First things first: there's no such thing as a 'normal' period. The average body is losing 30-90ml fluid each time, but this shedding of the womb lining can affect different women in different ways. Some experience little to no pain and have a cycle that lasts just a couple of days; for others, the gates of hell are opened, and they don't close again for seven days plus (we feel you, heavy-flow sisters).
It's common to experience a certain amount of pain, mess, and inconvenience during your period, but if some super-strength paracetemol, an evening or two tucked up in bed, and a bar of chocolate as big as your face get you through, it's still relatively manageable.
However, for some women, periods can be totally and completely debilitating—and if you think that might be you, you shouldn't have to put up with it.
Here are 6 signs your period is really severe and needs attention. It's time to stop suffering in silence.
1. You're bleeding through your protection.
Brands generally recommend changing your pad every 3-4 hours, and tampons should be switched every 4-8. If you can't even get through an hour without needing to replace your towel or tampon, need to use double protection, or have to wake up during the night to prevent leaking, your flow is extremely heavy—a symptom which can cause anemia and other health issues. Speak to your doctor, who can advise on helpful options such as a change in contraception, and always seek medical advice if you suddenly have a large amount of blood clots in your period.
2. The pain is so bad, you always have to take time off work.
It's widely acknowledged that cramps are the worst; a survey revealed that a third of women say the pain actually makes them feel depressed, and 14% of women admit to taking time off work for period pain at some point. However, if you have to stay home every time you have your period, your extreme period pain could be an indicator of endometriosis, so be sure to get checked for the condition and ask your doctor about possibilities for pain relief.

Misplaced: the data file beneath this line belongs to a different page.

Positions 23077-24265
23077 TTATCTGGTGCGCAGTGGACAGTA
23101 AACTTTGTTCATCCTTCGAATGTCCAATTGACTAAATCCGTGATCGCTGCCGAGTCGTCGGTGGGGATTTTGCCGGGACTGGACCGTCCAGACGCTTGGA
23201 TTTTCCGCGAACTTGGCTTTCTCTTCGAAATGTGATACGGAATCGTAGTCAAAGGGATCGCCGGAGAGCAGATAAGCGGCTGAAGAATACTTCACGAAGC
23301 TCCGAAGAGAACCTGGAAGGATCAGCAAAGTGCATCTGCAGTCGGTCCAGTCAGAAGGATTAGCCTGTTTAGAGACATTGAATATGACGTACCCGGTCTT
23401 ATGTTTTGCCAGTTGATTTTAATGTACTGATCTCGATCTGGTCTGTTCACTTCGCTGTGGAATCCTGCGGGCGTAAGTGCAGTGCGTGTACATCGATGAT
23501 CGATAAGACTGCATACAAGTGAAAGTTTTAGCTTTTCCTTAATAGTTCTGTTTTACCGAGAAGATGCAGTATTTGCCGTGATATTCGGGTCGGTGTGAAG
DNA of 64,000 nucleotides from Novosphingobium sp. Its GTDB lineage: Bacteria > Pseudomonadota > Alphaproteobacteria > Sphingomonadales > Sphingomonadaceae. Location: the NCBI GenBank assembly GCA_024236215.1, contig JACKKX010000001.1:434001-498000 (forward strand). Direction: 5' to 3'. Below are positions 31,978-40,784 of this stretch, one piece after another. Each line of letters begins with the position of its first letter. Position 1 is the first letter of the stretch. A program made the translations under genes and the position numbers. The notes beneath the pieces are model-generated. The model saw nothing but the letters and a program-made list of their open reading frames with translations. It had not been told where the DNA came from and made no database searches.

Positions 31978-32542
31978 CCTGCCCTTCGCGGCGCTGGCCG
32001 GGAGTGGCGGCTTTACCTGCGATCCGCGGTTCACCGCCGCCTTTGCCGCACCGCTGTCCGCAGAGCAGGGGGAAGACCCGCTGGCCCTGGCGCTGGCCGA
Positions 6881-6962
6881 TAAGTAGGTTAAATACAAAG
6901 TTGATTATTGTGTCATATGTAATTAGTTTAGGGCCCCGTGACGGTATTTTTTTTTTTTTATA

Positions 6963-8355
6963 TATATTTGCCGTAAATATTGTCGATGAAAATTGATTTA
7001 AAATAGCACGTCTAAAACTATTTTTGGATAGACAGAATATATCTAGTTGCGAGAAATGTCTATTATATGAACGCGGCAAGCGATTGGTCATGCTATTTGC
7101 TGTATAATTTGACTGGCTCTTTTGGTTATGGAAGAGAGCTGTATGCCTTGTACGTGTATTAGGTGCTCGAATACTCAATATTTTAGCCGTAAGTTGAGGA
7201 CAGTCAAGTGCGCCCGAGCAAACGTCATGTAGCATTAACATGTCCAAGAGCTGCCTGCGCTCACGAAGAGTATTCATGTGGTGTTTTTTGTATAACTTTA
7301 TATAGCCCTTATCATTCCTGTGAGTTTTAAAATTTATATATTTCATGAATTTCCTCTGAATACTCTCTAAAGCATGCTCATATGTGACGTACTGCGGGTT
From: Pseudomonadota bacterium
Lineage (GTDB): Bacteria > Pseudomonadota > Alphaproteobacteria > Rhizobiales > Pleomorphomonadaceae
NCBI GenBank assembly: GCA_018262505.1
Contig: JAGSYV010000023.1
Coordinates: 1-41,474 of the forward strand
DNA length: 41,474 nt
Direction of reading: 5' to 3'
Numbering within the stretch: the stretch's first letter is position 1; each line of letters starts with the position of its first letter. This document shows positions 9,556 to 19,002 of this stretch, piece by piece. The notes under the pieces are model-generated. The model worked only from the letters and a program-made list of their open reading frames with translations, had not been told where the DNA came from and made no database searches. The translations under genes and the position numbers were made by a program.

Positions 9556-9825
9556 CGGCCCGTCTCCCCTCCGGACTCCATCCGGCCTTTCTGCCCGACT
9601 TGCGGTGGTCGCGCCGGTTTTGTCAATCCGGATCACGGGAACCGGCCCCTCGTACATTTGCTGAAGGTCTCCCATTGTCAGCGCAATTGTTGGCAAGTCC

3. It makes you throw up or gives you severe headaches.
As if Shark Week wasn't enough of a bitch, period pain isn't always restricted to your tummy—you can get anything from headaches to nausea to aches in other areas like your hips, back, and thighs, and you'll probably find yourself needing the toilet a lot more than usual too. Unfortunately for menstruating women everywhere, many of these symptoms are considered 'normal', but you should consult a professional if your period makes you sick frequently, you can't keep food down, or your hormonal headaches are particularly strong, even when you've taken painkillers.
4. It lasts for weeks on end…
Particularly heavy extended periods, medically known as menorrhagia, are often a result of a hormonal imbalance, but can also be related to blood clotting disorders, pelvic inflammatory disease, fibroids, cysts, or certain birth control, so it's important to get checked out and find the underlying cause. To help your doctor diagnose you properly, keep a record of the cycle of light/heavy bleeding, along with any other symptoms like fever, nausea, or painful cramps—the more info you can provide, the quickly it's likely to be for you to get effective treatment.
5. …or you bleed between periods.
There are many different causes of bleeding between periods, and while many of them are nothing to worry about (for instance, irregularity when coming onto or off the Pill, or taking the morning after pill), they can also represent issues that need further examination, like sexually transmitted diseases, cervical or endometrial polyps, and in very rare cases, cervical cancer. Don't panic, but it's best to pay a visit to the doctor for an examination just in case. They may carry out a screening, but it's just procedure, and if it is bad news, you'll have caught it as early as possible.
6. Your PMS is out of control.
And no, we're not talking feeling kind of grumpy or being a bit snappy with your boyfriend—severe PMS could actually be a symptom of PMDD, or premenstrual dysphoric disorder, which only occurs in around 3%-8% of women. During their periods, PMDD sufferers experience extreme mood swings, persistent feelings of sadness and hopelessness, heightened irritability and anger, and very low self esteem—and it's incredibly important that they don't think they just have to shut up and deal with it, as the condition may require the help of a mental health specialist. If you recognize these emotions in yourself, visit your doctor, who can refer you to the right people. You can and you will feel better.
This article originally appeared on Cosmopolitan.co.uk. Minor edits have been made by the Cosmo.ph editors.